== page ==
"Many emigrated, and could take their money and everything possible with them." Virtually any account of the period shows that is hardly true, even if Frau Fischer still likes or wants to think it is.

Frau Ellen Frey, the widow of both an SA and an SS man, did not exactly deny the Holocaust, but clearly felt embarrassed and self-conscious about what her friends had said. I pressed her to tell me. We were speaking of the Dachau camp as it looks today. "Well, I don't know whether one can say it. They say that much was tidied up at Dachau that does not reflect the truth and that not so many had been gassed, I mean. And they say the numbers aren't right. That's what they claim. That they aren't right at all and that much was reconstructed. But my feeling is, even if it's only three who were gassed or so, it's completely out of the realm of discussion. Impossible. Because one does not begrudge any human being ... that somehow one has no right at all. I mean, for me that is completely different from this other time that I experienced with Hitler, or, what do I know. I don't know." Her last words were almost inaudible.

More psychologically pertinent is what might be called her denial about the evil of Adolf Hitler. At one point, she said that he gave her the only idealism she's ever known. She also said, "We did love our Führer, really!" And she said this about him and the Holocaust: "I say, ja I also find it awful and it was an error and the man went crazy. I say that, too. Everything. But what he gave us young girls back then somehow must still be there, that one cannot condemn it all. Or, I don't know."

Frau Frey's confusion, if that is what it was, was apparent to me in much of what she said. She seemed a woman who had not thought through what she had gone through, and who did not like being on the defensive, yet knew she was. Nonetheless, her frame of mind, including her inability to see Hitler for what he was, reminded me that "deniaquot; arrives in different forms. What else would count as "deniaquot;? An assertion that there was nothing one could have done to stop the Nazis from pulling a Jewish neighbor from his home? A feeling that keeping your mouth shut was the only way to stay out of trouble? Or that staying out of trouble, including keeping your parents or your spouse or your children out of trouble, was a valid response? Agreeing with someone that the Jews really did have too much control in German banks?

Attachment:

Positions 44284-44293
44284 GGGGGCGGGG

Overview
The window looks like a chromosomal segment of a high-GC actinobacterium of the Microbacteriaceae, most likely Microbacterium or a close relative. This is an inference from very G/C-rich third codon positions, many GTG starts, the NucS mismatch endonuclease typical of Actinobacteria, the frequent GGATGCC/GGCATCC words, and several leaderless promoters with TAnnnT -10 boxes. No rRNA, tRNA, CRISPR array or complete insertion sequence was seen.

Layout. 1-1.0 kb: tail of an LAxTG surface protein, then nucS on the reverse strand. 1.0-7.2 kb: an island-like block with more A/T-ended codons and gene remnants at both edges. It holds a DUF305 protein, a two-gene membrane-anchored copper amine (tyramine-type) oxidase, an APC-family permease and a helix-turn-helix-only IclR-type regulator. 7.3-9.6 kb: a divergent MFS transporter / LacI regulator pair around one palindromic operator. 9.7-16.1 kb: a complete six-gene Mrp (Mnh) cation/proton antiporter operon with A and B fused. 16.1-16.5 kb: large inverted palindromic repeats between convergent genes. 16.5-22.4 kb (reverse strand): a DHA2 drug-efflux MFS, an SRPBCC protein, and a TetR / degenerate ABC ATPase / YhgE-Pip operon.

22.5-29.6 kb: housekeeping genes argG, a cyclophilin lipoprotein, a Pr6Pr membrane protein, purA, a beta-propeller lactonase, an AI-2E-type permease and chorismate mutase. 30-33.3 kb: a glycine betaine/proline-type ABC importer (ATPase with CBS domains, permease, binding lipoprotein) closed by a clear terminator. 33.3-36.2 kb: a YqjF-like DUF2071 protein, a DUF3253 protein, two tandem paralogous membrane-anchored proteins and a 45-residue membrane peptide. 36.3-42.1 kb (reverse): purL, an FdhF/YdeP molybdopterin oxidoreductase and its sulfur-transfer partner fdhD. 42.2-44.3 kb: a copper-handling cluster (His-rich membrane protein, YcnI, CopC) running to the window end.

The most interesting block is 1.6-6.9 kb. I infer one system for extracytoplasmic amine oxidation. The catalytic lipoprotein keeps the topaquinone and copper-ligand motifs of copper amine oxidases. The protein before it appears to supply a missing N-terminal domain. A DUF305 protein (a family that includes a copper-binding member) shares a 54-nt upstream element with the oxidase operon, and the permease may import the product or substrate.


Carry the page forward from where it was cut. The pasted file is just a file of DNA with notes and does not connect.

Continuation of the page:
To me, the more intriguing question is why anyone, especially any of these Frauen today, denies various aspects of the Holocaust? I maintain the reason is simple and sobering and universally human: the reality is too hard to face. Did not many German Jews also use similar forms of denial to get through one insult after the other during the Third Reich? ("Surely things can't get worse. Surely Hitler doesn't mean me. Surely my good name or reputation or war record will protect my family.") Denial, I think, is a way to live with yourself. And in the case of Germany after the Third Reich, denial was made easier by one fact: survival. German women who lived through the war later looked around, over the rubble of their cities, and saw a lot of company: other German women. The victims were gone.

Alison Owings, a journalist who has written extensively for CBS News in New York, is the author of Frauen/German Women Recall the Third Reich (New Brunswick, New Jersey: Rutgers University Press, 1993). Frauen was listed by the New York Times Book Review as one of the most notable books of 1994.